Dissertation/Thesis Abstract

Media portrayal of the feminist movement: “The Seattle Times” coverage from 1970 to 1979
by Darrah, Kelly, M.A., Gonzaga University, 2011, 56; 1503189
Abstract (Summary)

This research examines how feminism has been covered by mass media in general, and specifically how The Seattle Times portrayed the women's movement in the 1970s. The fight for women's suffrage in the early 20th century marks the beginning of the modern women's movement for equal rights. Most young women today agree with many of the feminist ideals but reject the label. Because media have been proven to have a strong influence on public opinion, the question arises as to whether agenda-setting and negative media coverage are reasons for this disconnect. Using content analysis, this study analyzes print news media portrayal of the feminist movement by examining archived articles from “The Seattle Times'” website to look for connections between feminism and a demonizing frame. Findings suggest that there has been neglect of the feminist movement in media, and that demonization of feminism occurs throughout print news media.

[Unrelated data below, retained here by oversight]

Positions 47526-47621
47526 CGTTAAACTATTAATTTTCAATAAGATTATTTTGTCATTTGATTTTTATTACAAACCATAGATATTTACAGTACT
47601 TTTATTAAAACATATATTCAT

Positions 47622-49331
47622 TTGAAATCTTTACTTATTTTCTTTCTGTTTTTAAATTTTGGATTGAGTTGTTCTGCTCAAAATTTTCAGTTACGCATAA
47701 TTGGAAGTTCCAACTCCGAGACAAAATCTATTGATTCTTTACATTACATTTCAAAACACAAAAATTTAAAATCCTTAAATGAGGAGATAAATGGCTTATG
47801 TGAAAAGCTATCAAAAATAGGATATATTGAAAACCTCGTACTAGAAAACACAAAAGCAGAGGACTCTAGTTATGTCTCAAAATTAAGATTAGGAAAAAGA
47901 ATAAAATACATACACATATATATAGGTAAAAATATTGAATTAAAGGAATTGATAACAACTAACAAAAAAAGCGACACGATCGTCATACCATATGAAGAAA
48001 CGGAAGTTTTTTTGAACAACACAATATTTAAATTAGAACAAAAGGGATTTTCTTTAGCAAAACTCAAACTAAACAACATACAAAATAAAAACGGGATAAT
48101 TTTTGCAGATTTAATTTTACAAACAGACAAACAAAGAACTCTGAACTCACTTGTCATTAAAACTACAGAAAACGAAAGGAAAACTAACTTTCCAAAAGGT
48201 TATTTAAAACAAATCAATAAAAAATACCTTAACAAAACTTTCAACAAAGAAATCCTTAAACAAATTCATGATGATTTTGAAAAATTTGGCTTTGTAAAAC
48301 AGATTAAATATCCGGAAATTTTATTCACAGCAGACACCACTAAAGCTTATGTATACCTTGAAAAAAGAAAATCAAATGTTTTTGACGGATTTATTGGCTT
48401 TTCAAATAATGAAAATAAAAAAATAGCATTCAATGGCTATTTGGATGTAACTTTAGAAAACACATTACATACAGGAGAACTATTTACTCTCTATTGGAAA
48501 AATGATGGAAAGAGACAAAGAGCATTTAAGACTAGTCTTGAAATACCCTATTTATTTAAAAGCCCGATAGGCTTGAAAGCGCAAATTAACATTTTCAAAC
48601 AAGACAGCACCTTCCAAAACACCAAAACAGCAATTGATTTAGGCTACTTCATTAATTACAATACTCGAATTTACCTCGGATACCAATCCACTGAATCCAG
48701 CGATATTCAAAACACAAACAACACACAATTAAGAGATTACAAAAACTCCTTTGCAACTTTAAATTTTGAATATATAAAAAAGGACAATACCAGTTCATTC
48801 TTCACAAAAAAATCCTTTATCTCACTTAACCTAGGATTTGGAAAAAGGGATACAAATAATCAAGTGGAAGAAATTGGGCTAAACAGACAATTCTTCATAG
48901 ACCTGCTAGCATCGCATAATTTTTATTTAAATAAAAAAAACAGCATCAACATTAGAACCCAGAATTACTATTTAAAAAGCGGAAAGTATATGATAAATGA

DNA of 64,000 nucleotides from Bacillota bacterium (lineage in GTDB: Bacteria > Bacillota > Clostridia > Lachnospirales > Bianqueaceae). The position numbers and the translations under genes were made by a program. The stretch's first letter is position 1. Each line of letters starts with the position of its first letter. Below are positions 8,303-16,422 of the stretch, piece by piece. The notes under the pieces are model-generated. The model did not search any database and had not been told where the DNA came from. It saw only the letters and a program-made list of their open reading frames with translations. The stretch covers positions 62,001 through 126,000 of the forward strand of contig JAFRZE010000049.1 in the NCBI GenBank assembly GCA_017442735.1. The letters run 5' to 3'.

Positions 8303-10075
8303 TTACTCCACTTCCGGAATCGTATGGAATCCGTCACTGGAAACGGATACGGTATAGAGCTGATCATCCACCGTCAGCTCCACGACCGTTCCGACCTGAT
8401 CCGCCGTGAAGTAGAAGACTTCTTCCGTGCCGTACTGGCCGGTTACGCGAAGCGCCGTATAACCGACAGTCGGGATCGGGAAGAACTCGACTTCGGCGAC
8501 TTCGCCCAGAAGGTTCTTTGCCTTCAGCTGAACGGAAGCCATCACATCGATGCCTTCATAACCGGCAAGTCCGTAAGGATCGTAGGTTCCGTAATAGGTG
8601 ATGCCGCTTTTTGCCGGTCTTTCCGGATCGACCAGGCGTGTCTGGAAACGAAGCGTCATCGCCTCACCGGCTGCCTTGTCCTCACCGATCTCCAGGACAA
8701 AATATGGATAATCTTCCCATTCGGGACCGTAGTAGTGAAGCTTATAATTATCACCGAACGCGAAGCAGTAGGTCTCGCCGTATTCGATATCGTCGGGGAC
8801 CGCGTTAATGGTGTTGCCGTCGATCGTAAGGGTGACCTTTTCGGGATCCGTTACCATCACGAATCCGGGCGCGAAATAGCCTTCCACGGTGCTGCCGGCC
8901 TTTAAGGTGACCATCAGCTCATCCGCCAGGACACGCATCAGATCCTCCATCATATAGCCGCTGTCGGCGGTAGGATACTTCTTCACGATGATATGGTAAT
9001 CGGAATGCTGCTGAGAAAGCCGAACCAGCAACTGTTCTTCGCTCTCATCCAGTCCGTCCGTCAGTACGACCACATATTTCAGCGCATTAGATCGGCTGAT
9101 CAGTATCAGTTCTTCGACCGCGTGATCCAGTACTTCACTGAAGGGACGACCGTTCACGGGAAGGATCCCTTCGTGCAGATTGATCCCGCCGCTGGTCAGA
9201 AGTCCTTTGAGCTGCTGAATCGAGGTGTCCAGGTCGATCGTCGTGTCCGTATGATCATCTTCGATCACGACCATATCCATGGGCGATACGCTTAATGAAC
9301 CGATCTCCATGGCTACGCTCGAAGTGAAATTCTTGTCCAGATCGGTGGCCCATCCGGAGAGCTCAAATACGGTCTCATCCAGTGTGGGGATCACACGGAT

Key terms: Feminism, feminist, women's movement, feminist movement, women's liberation, women's suffrage, print news media, agenda-setting theory, feminist theory, feminist philosophy, content analysis, The Seattle Times.

Indexing (document details)
Advisor: Dare, Alexa, Cunningham, Carolyn
Commitee:
School: Gonzaga University
Department: Communication and Leadership
School Location: United States -- Washington
Source: MAI 50/03M, Masters Abstracts International
Source Type: DISSERTATION
Subjects: Womens studies, Communication, Mass communications
Keywords: Agenda-setting theory, Feminism, Feminist theory, Media, The seattle times, Women's liberation
Publication Number: 1503189
ISBN: 9781267079145
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